Street parking crackdown coming in Milford
The city is cracking down on large trucks and trailers parked on the street overnight.
The Board of Alderman has changed an ordinance that, in essence, will now prohibit the parking of all trucks with trailers, box trucks and other large trucks on city streets overnight. Already prohibited in the ordinance is the on-street parking of motor homes, boat trailers, camping trailers and the like.
“It’s still OK to park a pickup truck or a regular van on the street overnight,” said Alderman Phil Vetro, who’s also the owner of a construction company. “Otherwise, I wouldn’t be able to park my own pickup truck in front of my house.”
Officials say that prohibited will be all vehicles that are more than 21 feet long and/or 8 feet tall, minus the radio antenna. There are other stipulations, too — the gross vehicle weight can’t exceed five tons and there can’t be more than one rear axle.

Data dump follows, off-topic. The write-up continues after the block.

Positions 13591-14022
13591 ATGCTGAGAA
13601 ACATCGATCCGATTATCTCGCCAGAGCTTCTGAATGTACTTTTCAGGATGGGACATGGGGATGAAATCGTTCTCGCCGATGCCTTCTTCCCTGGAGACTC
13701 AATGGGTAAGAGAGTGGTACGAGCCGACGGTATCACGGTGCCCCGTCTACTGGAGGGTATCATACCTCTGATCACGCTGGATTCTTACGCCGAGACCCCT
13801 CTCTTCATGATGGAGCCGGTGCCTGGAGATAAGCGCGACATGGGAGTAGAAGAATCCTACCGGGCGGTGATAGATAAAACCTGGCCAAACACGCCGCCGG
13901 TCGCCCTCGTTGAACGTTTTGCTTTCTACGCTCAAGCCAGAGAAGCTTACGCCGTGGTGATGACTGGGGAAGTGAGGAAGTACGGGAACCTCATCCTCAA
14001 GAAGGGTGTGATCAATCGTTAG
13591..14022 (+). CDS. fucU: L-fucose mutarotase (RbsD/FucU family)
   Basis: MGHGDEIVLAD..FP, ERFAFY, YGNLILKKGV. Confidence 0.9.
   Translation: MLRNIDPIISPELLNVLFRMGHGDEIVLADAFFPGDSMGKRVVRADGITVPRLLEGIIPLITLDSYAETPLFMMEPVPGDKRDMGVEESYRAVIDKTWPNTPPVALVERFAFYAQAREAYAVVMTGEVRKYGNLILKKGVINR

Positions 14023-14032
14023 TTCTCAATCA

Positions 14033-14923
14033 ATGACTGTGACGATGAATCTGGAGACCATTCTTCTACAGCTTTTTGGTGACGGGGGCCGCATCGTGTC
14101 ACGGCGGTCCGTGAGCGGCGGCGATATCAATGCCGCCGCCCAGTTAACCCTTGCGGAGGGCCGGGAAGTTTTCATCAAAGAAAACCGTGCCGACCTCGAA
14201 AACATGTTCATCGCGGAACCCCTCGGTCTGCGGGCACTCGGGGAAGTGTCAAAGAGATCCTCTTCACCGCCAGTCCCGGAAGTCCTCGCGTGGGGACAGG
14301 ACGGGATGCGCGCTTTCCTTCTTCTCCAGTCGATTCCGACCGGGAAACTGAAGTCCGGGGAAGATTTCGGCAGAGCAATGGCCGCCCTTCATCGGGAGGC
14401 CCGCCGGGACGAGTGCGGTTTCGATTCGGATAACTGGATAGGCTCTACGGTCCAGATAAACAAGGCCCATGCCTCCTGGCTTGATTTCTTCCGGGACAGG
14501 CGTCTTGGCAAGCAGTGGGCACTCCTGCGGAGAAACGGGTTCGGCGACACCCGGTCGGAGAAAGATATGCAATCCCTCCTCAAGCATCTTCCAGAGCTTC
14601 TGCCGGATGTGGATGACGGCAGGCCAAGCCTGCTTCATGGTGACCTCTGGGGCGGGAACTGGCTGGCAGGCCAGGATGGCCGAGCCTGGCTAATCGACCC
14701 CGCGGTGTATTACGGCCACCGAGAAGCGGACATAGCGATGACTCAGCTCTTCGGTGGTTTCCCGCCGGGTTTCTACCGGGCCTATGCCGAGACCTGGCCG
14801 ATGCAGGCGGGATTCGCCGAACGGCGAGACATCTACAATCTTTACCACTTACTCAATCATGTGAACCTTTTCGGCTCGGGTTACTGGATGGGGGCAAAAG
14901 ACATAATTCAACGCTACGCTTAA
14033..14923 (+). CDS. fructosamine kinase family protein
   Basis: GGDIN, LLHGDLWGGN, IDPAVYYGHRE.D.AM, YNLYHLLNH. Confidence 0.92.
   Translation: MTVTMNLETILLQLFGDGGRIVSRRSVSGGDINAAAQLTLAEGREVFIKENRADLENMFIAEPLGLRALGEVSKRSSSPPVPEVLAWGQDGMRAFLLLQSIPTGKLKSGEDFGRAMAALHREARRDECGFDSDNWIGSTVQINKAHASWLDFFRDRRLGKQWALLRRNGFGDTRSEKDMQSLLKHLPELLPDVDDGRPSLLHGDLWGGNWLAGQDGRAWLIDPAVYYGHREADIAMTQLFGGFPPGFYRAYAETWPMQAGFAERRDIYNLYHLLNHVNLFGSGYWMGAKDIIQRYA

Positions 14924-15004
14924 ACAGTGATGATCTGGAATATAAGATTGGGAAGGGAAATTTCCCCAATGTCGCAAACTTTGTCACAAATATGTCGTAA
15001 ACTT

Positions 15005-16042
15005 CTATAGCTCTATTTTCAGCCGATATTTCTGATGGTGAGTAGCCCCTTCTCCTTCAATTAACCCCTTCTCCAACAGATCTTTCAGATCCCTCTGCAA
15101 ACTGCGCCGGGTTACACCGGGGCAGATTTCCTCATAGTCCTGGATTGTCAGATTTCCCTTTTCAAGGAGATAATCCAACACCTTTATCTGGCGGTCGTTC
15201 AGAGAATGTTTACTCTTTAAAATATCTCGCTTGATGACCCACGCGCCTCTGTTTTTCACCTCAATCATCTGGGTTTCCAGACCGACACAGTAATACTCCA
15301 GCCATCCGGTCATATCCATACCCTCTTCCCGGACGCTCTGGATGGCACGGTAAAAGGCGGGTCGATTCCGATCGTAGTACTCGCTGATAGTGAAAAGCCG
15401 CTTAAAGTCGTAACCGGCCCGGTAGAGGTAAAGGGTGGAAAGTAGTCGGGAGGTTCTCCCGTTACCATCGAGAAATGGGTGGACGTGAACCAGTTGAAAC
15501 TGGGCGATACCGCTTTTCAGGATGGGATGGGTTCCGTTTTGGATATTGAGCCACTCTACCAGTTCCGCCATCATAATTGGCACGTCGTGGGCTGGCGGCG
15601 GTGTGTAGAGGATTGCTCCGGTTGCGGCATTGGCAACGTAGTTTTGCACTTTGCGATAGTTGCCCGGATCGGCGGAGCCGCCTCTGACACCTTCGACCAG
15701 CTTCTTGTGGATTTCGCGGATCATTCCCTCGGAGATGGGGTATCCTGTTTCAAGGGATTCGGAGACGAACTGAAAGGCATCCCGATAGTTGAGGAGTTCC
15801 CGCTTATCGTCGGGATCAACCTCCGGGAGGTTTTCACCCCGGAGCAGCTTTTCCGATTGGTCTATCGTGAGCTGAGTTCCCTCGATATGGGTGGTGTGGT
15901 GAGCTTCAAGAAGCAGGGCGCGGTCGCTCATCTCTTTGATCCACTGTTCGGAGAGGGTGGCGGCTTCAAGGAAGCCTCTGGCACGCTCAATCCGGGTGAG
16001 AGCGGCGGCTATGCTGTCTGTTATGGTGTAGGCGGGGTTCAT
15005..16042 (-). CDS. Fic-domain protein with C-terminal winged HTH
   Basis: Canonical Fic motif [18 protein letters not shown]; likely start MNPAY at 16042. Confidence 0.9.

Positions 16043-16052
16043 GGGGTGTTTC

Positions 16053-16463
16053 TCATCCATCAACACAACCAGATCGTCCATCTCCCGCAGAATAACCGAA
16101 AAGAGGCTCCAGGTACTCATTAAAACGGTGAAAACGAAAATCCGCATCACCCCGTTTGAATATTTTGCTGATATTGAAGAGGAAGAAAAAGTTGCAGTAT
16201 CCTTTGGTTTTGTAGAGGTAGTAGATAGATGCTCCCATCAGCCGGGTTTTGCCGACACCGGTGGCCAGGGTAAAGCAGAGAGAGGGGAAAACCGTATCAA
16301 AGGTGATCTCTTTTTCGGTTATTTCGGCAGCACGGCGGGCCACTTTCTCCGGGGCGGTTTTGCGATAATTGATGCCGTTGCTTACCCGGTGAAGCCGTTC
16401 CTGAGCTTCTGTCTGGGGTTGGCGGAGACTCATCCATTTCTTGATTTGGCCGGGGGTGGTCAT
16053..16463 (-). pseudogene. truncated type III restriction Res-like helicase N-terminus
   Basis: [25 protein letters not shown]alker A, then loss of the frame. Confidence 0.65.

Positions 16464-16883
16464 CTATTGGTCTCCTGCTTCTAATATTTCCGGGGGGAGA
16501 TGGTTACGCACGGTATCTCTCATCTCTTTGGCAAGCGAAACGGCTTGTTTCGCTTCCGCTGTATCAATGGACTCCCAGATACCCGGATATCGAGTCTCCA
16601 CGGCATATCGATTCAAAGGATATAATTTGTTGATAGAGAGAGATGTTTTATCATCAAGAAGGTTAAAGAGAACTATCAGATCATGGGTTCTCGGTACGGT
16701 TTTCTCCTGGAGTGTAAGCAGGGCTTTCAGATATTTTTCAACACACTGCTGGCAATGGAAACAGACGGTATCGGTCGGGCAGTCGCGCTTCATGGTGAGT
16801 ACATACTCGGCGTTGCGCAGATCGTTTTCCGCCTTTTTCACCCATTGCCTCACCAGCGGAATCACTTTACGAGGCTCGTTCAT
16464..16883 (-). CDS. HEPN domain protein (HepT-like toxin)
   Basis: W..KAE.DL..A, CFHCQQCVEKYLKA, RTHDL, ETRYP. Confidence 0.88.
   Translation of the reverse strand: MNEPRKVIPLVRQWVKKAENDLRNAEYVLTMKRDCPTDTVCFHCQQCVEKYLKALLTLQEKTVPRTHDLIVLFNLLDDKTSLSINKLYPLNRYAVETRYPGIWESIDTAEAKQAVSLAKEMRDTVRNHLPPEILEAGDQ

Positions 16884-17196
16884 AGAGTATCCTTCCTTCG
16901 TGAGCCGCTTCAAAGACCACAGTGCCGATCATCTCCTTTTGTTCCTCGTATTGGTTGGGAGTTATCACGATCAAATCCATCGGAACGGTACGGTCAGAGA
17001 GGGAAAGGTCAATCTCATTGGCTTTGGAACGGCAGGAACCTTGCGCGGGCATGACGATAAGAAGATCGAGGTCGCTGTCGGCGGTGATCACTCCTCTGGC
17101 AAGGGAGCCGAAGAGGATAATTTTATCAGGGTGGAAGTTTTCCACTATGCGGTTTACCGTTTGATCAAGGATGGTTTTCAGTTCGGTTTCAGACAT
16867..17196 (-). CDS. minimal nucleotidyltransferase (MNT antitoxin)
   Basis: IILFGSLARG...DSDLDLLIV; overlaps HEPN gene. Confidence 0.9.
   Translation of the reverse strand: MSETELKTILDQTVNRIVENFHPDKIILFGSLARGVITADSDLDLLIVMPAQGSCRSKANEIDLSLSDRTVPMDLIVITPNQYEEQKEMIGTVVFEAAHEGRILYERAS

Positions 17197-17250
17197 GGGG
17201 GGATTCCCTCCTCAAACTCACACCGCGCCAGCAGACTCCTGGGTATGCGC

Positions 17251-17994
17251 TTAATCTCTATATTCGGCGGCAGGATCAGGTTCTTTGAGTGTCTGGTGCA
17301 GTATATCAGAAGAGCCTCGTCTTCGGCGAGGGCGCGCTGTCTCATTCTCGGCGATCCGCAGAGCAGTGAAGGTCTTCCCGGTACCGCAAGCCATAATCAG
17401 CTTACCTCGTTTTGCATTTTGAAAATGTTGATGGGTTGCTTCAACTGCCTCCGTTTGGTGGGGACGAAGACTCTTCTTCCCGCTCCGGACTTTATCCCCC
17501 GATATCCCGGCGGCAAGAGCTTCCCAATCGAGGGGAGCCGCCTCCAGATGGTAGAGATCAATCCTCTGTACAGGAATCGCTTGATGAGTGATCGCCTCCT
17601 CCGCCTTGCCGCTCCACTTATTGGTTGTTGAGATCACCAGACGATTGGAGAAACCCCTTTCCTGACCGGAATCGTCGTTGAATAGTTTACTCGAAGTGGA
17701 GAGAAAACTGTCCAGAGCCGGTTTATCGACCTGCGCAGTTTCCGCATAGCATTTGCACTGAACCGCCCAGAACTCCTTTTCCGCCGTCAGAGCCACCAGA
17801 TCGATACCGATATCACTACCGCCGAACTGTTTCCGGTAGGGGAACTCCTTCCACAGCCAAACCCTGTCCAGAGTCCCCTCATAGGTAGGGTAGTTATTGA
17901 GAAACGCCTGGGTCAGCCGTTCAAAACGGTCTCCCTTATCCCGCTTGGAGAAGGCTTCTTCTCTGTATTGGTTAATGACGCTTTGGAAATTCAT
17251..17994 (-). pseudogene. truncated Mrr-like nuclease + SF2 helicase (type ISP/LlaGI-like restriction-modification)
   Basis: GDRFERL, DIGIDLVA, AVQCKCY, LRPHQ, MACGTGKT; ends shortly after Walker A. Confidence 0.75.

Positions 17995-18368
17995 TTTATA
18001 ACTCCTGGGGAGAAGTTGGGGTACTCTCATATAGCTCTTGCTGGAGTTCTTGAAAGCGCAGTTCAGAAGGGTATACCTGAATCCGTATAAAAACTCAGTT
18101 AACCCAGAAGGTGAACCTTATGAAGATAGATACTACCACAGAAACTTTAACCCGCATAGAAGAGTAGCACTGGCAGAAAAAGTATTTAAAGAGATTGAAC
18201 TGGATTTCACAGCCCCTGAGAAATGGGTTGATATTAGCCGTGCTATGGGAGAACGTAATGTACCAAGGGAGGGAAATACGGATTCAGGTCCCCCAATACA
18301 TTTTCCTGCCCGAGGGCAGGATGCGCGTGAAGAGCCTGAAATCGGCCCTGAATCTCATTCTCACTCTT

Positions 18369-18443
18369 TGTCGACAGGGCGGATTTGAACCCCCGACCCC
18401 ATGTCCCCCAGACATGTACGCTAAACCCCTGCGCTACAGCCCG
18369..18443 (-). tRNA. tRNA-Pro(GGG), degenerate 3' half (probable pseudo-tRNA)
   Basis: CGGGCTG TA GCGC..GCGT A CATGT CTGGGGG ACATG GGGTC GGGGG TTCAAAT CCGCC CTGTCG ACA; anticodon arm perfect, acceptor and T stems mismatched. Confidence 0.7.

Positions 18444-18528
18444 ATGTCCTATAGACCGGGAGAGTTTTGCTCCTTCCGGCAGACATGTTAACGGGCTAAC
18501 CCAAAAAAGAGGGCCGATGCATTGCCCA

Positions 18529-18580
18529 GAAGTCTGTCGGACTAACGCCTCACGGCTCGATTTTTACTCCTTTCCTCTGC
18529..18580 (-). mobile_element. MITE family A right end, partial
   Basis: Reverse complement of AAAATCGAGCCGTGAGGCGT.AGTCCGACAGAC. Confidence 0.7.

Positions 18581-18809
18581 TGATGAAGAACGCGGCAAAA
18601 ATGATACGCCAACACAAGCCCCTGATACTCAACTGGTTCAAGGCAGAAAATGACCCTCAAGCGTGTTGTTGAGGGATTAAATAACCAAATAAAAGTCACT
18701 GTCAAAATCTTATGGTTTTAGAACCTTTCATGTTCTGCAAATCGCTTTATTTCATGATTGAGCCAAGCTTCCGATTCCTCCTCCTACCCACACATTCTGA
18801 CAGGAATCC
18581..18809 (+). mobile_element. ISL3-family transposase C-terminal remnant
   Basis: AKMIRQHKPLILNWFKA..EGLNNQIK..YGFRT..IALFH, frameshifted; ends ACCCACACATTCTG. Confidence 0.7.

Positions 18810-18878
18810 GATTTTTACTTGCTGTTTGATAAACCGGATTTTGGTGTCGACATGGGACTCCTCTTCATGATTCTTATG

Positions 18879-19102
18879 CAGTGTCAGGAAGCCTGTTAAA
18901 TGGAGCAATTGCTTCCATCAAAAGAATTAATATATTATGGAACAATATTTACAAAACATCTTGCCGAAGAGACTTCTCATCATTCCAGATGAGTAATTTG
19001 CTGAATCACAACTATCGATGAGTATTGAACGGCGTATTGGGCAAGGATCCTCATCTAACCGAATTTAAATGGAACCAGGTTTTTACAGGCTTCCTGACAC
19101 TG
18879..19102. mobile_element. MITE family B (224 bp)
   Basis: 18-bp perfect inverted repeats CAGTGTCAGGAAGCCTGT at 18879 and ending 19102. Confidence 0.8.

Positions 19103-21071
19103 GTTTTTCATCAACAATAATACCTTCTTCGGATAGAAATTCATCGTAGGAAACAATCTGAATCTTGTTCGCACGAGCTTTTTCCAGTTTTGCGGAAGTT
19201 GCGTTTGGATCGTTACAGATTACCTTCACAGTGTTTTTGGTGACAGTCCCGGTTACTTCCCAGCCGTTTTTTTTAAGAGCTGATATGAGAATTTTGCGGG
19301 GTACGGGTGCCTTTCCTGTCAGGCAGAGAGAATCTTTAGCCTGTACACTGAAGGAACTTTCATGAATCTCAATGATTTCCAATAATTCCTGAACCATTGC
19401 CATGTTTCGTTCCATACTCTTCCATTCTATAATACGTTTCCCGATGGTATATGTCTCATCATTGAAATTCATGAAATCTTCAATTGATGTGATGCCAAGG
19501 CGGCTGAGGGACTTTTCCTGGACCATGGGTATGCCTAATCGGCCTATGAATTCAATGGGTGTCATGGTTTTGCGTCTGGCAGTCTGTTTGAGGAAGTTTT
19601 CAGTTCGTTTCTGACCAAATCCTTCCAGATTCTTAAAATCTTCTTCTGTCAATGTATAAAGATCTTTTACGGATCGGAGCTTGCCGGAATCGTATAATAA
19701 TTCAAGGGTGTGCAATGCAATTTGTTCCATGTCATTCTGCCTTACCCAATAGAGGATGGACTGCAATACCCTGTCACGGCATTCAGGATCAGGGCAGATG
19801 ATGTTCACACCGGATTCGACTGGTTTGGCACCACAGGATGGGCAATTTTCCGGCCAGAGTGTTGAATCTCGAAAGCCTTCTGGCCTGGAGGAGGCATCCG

Alderman Bryan Anderson said that the issue came up a few months back when he was looking into a complaint from one of his constituents.
“A neighbor complained that there was a large truck parked on his street that was leaking oil,” he said. “So, looking at this, we found that, apart from the fact that the the truck was leaking oil that was seeping into a pond, there was nothing in city regulations preventing this huge truck from being parked there.”
Anderson said that the officials looked into parking regulations in cities and towns throughout the state to come up with an ordinance that would work in Milford.
“In many parts of Bristol, for example, there’s no overnight on-street parking allowed at all,” he said. “We thought that was too restrictive.”
He said that large vehicles can create safety issues with regard to visibility. Then there’s the issue of aesthetics — a large truck that’s always parked near or in front of your home could reduce its property value.
“Of course, we’re not looking to punish you if, for example, you’re in the process of moving or if you’ve had fire damage — things like that,” Vetro said. “Police officers will have some discretion in this regard.”
Anderson agreed. “The new regulations are aimed at flagrant violators — not for people who are moving,” he said.
The amended ordinance won’t take effect until late November, officials said.